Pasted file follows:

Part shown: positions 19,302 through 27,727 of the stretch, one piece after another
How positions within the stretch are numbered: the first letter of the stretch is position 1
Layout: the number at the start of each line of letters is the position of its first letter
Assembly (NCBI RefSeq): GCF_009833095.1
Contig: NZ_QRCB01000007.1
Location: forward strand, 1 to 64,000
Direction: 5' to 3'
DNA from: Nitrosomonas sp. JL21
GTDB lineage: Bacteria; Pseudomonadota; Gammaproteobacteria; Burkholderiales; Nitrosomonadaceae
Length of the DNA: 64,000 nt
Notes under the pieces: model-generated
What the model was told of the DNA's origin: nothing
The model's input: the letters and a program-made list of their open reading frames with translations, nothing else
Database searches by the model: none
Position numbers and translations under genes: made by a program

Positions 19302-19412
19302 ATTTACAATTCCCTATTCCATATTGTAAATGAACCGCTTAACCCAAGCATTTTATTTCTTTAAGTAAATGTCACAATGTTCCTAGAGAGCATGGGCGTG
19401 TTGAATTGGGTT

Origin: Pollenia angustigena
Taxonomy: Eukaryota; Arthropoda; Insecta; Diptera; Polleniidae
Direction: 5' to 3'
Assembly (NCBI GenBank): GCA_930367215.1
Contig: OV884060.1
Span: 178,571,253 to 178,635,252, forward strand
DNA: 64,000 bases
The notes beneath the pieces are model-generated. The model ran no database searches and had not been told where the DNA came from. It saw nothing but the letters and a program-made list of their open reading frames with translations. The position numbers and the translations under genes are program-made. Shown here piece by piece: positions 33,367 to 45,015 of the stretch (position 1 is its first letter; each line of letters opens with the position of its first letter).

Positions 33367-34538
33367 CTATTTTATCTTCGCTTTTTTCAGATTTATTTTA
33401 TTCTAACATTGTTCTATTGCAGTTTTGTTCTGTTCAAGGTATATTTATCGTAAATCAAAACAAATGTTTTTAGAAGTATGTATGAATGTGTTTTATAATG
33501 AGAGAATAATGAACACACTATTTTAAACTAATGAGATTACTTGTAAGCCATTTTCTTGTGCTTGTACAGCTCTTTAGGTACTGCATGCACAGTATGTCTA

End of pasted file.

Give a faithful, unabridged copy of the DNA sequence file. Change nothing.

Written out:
Part shown: positions 19,302 through 27,727 of the stretch, one piece after another
How positions within the stretch are numbered: the first letter of the stretch is position 1
Layout: the number at the start of each line of letters is the position of its first letter
Assembly (NCBI RefSeq): GCF_009833095.1
Contig: NZ_QRCB01000007.1
Location: forward strand, 1 to 64,000
Direction: 5' to 3'
DNA from: Nitrosomonas sp. JL21
GTDB lineage: Bacteria; Pseudomonadota; Gammaproteobacteria; Burkholderiales; Nitrosomonadaceae
Length of the DNA: 64,000 nt
Notes under the pieces: model-generated
What the model was told of the DNA's origin: nothing
The model's input: the letters and a program-made list of their open reading frames with translations, nothing else
Database searches by the model: none
Position numbers and translations under genes: made by a program

Positions 19302-19412
19302 ATTTACAATTCCCTATTCCATATTGTAAATGAACCGCTTAACCCAAGCATTTTATTTCTTTAAGTAAATGTCACAATGTTCCTAGAGAGCATGGGCGTG
19401 TTGAATTGGGTT

Origin: Pollenia angustigena
Taxonomy: Eukaryota; Arthropoda; Insecta; Diptera; Polleniidae
Direction: 5' to 3'
Assembly (NCBI GenBank): GCA_930367215.1
Contig: OV884060.1
Span: 178,571,253 to 178,635,252, forward strand
DNA: 64,000 bases
The notes beneath the pieces are model-generated. The model ran no database searches and had not been told where the DNA came from. It saw nothing but the letters and a program-made list of their open reading frames with translations. The position numbers and the translations under genes are program-made. Shown here piece by piece: positions 33,367 to 45,015 of the stretch (position 1 is its first letter; each line of letters opens with the position of its first letter).

Positions 33367-34538
33367 CTATTTTATCTTCGCTTTTTTCAGATTTATTTTA
33401 TTCTAACATTGTTCTATTGCAGTTTTGTTCTGTTCAAGGTATATTTATCGTAAATCAAAACAAATGTTTTTAGAAGTATGTATGAATGTGTTTTATAATG
33501 AGAGAATAATGAACACACTATTTTAAACTAATGAGATTACTTGTAAGCCATTTTCTTGTGCTTGTACAGCTCTTTAGGTACTGCATGCACAGTATGTCTA